Marie-Anne Charlotte de Corday d’Armont (27 July 1768 – 17 July 1793), known to history as Charlotte Corday, was a figure of the French Revolution.
In 1793, not yet 25 years old, she was executed under the guillotine for the assassination of Jacobin leader Jean-Paul Marat, who was partly responsible for the Reign of Terror. His murder was memorialized in a celebrated painting by Jacques-Louis David (see image below) which shows Marat after
Corday stabbed him to death in his bathtub. In 1847, writer Alphonse de Lamartine gave Corday the posthumous nickname l’ange de l’assassinat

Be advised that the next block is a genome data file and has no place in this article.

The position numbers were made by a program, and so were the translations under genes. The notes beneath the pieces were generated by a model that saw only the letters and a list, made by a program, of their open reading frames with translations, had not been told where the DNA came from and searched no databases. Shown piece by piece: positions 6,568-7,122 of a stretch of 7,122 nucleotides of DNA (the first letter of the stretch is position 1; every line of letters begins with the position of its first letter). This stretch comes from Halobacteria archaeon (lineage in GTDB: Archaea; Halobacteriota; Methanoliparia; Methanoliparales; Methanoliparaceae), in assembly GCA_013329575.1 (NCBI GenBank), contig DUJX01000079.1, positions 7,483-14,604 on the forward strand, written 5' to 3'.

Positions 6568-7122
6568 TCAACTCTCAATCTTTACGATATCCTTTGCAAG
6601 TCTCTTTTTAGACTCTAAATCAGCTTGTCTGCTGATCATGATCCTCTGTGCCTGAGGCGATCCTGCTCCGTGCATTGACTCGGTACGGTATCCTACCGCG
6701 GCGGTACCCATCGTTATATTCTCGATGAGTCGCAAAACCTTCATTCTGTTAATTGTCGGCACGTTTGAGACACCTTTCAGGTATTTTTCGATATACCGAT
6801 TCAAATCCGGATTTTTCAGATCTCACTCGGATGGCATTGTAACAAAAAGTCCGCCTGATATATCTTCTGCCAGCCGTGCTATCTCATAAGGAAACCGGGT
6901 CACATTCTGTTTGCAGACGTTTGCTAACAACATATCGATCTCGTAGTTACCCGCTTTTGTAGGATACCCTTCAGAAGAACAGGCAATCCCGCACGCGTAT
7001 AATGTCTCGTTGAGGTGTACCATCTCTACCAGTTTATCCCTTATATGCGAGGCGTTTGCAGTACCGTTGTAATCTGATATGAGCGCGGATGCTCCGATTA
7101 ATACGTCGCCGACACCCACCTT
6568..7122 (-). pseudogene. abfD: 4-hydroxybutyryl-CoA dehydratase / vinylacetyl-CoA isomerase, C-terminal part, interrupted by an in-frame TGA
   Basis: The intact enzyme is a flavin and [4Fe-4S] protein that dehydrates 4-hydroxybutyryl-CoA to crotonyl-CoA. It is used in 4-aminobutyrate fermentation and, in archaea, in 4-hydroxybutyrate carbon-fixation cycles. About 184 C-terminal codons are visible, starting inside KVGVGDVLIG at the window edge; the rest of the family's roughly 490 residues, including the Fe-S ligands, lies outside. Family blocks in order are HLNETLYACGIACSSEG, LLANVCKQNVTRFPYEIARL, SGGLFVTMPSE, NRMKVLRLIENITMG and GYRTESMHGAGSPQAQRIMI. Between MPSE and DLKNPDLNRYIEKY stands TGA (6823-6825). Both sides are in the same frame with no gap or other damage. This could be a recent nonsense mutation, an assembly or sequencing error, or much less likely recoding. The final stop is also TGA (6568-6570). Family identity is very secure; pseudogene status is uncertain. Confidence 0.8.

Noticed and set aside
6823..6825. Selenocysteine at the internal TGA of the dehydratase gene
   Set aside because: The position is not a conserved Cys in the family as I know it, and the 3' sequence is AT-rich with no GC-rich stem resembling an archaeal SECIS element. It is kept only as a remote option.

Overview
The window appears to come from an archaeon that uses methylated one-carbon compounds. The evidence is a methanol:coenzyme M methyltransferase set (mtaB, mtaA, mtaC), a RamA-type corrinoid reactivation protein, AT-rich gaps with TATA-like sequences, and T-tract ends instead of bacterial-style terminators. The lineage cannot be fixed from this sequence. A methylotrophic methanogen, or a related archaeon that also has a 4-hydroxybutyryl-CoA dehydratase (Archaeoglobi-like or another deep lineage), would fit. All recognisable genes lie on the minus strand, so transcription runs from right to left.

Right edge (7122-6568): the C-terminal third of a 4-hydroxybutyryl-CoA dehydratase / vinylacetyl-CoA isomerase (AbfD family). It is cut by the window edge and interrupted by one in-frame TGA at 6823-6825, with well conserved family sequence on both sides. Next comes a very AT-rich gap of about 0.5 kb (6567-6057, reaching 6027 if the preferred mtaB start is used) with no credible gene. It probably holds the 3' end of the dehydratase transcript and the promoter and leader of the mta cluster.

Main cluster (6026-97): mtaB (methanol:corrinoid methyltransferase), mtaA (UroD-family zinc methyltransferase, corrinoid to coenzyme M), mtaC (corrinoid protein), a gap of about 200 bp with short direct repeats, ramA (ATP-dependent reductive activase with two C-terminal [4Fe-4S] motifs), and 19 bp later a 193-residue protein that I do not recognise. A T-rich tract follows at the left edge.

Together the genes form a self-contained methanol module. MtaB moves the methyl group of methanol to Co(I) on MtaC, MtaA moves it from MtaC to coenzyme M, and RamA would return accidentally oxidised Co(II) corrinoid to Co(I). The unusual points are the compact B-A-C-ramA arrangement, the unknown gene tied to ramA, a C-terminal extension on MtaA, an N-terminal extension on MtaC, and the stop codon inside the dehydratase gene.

(The Angel of Assassination).
THE PAINTING ABOVE IS DATED OCT 9TH, 1889, AND IS SIGNED BY RENOWNED FRENCH ARTISTS CHARLES LOUIS LUCIEN MULLER AND ALFRED DE RICHMONT. BOTH ARTISTS WERE ALIVE DURING THE SAME ERA AND IT APPEARS THERE WAS SOME FORM OF COLLABORATION BETWEEN THEM IN THE CREATION OF THIS PAINTING.
CHARLOTTE CORDAY WAS AN OUTSPOKEN WOMAN FOR WOMEN’S RIGHTS DURING THE FRENCH REVOLUTION. NOTE THAT SHE HOLDS A WRITING QUILL IN HER HAND WHILE AWAITING DEATH.